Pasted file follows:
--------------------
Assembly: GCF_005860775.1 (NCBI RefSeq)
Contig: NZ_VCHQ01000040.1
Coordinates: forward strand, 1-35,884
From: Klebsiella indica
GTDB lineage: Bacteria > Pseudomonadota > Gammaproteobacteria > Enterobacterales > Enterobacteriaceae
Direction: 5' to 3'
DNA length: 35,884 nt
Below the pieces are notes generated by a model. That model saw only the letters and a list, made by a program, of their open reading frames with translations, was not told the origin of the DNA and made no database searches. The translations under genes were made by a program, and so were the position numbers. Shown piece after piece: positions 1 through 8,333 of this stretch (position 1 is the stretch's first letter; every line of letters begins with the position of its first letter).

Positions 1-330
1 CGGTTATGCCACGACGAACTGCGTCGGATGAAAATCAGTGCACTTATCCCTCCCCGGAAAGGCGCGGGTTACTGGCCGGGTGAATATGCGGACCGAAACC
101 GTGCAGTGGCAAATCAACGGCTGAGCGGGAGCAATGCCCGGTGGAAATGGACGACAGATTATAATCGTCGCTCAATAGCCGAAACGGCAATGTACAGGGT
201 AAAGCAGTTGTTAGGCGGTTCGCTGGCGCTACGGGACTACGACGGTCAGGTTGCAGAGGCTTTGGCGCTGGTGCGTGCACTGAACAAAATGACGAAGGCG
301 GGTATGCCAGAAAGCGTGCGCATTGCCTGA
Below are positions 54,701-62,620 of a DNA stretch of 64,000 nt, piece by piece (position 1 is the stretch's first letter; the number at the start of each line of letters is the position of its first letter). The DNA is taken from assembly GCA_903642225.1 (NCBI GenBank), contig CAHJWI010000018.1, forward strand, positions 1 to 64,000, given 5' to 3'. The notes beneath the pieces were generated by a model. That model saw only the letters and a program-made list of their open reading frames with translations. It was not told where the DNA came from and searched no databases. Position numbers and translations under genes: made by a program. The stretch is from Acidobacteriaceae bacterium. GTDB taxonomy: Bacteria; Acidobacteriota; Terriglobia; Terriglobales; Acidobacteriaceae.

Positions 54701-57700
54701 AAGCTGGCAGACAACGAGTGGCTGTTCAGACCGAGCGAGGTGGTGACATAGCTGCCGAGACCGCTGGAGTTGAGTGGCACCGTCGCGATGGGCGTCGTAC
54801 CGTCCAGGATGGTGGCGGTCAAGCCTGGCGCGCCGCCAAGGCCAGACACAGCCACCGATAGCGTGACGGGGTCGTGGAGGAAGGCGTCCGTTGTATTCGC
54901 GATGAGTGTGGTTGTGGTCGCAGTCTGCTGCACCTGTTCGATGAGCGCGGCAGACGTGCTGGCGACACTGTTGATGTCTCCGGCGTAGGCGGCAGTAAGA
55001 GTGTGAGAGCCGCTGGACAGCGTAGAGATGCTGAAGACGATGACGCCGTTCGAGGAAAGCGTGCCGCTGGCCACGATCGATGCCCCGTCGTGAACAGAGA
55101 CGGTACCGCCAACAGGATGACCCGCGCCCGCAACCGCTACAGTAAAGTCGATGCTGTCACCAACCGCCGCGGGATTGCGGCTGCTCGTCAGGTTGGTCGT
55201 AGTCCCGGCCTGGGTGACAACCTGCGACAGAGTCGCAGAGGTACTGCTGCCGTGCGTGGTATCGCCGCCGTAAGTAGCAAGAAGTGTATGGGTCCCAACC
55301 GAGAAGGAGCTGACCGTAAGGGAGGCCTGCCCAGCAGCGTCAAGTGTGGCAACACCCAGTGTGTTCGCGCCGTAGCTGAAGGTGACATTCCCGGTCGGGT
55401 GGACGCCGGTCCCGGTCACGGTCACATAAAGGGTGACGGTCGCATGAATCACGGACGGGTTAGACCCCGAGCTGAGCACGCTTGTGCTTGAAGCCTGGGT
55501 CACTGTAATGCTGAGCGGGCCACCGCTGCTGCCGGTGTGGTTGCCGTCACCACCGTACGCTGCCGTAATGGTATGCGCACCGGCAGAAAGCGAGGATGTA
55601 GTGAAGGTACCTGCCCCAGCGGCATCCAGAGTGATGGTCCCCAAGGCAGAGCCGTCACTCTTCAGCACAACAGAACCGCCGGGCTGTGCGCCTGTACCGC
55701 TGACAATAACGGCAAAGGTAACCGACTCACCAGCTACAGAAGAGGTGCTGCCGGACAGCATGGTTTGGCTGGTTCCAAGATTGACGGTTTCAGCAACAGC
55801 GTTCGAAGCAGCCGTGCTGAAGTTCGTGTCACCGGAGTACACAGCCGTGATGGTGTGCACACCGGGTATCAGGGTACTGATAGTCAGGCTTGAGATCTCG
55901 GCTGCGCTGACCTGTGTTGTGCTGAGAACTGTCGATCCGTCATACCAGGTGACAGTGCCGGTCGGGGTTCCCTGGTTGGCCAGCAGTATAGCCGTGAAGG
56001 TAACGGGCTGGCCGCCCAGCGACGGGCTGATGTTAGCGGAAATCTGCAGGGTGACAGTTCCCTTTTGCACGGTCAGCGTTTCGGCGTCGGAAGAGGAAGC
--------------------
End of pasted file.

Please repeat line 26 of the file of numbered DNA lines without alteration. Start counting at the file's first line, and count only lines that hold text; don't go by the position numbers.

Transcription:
55701 TGACAATAACGGCAAAGGTAACCGACTCACCAGCTACAGAAGAGGTGCTGCCGGACAGCATGGTTTGGCTGGTTCCAAGATTGACGGTTTCAGCAACAGC